May 22, 2013
U.S.-Russia Relations in Presidential Campaign Spotlight
Posted on Oct 26, 2012
By Ivo Mijnssen and Philipp Casula
At the end of the day, many things will not change: As long as U.S. troops remain at Afghan President Hamid Karzai’s side, the U.S. will need Russia, and both candidates agree that troops will remain at least until 2014. The American government also wants Russian support in the U.N. Security Council to gain international recognition and legitimacy for foreign policy actions. Moreover, new challenges lie ahead and China is becoming a main competitor in the international arena, for both Russia and the U.S. Finally, in the face of U.S. budget shortfalls, it is unlikely that Romney will be able to realize his plan to expand military spending. The more assertive role that hawks want for the U.S. on the international stage, beyond what has already been realized, is hence more of a mirage and no threat to improved relations with Russia.
Obama’s pragmatic Russian policy is unlikely to create enthusiasm on either side, especially since it is unclear in which direction it would be developed further. Negative stereotypes and phobias are still widespread in both countries more than 20 years after the Cold War ended. Nonetheless, pragmatic voices prevail. Russian foreign policy legalism and pragmatism are undoubtedly motivated by self-interest, but they entail real new policy options. Take for instance Russia’s suggestion to include Iran in possible Syria peace talks, a possibility which may not be that unlikely given that Iran already engaged in direct talks with the U.S. on Iraq in 2007. In the end, both sides, and the U.S. as the stronger partner in particular, must remain committed to multilateralism to develop the relations between the two countries. Russian Foreign Minister Sergey Lavrov summed this up well in his call for a closer partnership: “If we talk about ‘reset,’ it is clear that, using computer terminology, it cannot last forever. Otherwise it would not be a ‘reset’ but a program failure,” he told Russian daily Kommersant.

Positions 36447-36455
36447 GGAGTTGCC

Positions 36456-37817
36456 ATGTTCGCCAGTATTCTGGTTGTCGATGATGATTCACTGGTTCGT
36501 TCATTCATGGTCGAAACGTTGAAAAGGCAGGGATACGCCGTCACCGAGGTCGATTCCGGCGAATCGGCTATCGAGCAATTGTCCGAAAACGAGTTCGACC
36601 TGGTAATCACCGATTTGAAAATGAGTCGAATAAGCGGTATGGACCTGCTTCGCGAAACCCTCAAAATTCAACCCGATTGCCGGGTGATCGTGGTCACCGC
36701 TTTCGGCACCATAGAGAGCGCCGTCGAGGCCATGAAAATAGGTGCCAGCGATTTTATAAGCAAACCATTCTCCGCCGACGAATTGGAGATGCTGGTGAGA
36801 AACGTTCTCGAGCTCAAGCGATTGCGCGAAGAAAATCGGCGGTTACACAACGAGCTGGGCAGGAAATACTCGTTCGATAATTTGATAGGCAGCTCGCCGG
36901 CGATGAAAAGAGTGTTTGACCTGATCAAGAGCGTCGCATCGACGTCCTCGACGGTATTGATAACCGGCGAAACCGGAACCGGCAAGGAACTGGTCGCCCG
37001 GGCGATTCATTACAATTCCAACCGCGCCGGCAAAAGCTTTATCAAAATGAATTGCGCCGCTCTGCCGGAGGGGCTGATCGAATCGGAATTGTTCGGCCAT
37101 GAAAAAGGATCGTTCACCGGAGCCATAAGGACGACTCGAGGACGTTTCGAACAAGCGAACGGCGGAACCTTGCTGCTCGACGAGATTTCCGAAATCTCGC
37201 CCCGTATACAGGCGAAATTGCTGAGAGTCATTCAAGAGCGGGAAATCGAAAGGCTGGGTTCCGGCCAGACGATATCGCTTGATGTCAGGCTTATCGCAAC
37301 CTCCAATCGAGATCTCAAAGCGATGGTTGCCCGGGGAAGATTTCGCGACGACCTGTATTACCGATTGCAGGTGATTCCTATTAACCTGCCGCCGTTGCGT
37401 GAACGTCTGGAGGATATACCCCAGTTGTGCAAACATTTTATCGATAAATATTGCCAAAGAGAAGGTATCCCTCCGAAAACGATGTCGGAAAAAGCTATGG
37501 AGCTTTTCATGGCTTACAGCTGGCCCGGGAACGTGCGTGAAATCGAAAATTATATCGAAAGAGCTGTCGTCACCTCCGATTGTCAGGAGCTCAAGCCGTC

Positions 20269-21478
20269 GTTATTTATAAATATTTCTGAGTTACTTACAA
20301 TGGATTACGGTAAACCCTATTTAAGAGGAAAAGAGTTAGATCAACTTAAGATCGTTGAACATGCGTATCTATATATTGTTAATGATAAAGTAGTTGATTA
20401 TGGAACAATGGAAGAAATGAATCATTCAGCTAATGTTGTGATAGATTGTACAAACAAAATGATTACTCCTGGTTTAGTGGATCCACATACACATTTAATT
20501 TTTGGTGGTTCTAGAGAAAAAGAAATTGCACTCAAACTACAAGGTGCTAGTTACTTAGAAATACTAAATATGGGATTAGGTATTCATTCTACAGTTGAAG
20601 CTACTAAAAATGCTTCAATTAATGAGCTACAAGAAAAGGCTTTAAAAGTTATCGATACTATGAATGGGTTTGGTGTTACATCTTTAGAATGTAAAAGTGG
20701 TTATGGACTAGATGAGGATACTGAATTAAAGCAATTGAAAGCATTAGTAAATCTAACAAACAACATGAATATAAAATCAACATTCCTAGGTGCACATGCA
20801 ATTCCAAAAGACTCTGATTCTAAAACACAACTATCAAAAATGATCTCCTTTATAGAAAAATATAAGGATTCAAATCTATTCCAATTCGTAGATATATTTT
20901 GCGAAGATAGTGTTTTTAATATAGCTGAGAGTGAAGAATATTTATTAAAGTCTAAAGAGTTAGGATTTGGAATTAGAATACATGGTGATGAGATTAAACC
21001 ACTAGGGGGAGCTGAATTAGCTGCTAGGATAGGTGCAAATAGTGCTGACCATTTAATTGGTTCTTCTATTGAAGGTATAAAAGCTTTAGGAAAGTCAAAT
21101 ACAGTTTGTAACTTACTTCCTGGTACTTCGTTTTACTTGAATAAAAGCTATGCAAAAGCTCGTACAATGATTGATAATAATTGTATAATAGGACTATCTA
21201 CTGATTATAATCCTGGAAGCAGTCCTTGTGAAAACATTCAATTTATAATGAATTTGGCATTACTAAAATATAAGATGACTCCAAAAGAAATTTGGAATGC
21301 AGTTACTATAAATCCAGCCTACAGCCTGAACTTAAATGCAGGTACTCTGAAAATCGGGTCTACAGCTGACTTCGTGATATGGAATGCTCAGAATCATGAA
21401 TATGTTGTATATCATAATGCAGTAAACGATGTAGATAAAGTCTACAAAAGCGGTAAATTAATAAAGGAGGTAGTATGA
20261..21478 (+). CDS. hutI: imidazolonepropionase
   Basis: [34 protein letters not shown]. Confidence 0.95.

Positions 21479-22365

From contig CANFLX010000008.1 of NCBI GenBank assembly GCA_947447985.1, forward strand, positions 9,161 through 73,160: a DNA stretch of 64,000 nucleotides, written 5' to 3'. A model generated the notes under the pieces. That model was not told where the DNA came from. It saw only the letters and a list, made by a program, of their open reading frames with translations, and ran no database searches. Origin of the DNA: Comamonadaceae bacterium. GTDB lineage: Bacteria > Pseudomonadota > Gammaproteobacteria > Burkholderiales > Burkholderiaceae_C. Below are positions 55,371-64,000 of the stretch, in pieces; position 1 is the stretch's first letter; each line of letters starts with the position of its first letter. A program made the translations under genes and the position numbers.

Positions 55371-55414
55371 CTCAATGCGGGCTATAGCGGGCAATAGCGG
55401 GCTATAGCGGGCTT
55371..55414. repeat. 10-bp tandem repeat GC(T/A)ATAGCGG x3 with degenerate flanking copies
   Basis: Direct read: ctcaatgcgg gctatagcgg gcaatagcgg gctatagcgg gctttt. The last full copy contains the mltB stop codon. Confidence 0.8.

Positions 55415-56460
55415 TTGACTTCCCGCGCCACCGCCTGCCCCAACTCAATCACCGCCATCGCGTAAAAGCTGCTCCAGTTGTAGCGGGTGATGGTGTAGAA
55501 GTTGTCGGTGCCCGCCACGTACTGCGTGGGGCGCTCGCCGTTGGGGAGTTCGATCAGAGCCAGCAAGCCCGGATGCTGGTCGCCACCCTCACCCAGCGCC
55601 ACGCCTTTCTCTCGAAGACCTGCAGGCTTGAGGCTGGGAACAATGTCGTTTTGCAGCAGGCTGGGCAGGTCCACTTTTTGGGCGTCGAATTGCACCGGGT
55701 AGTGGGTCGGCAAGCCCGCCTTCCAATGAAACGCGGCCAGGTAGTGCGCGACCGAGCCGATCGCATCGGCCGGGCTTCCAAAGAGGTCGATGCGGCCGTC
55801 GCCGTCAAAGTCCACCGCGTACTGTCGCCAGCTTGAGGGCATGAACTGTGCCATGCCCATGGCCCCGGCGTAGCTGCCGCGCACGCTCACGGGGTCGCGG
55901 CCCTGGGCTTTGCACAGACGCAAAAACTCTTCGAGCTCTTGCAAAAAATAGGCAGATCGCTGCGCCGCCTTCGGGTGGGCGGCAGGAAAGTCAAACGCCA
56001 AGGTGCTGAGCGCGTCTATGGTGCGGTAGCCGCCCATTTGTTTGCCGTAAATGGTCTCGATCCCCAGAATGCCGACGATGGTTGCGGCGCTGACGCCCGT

The Russian public is also in favor of good relations with the U.S. According to the independent polling institute Levada, Russians have a critical but overall favorable view of the United States. Although 67 percent of Russian respondents said in a September survey that the U.S. tried to impose international laws on others to which it did not abide, roughly half said they had a positive attitude toward the country. This opinion has been relatively stable since January 2010, though in slight decline lately. Moreover, in a Levada poll taken Oct. 19 to 22 that asked Russians to choose between the two contenders for the U.S. presidency, a majority remained undecided. Fifty-one percent said it was difficult to say which candidate would be better for Russian-American relations. Among those who did submit an preference, 41 percent chose Obama, whereas just 8 percent selected Romney.
Ivo Mijnssen holds an MA in Eastern European History and Sociology from the University of Basel, Switzerland. He is currently a Gerda Henkel Foundation fellow writing his Ph.D. at the University of Basel. He received his BA from Brown University and was a Visiting Scholar at Stanford. He regularly contributes to various publications as a freelance journalist and recently published a book on the Russian youth movement Nashi, “The Quest for an Ideal Youth in Putin’s Russia.”
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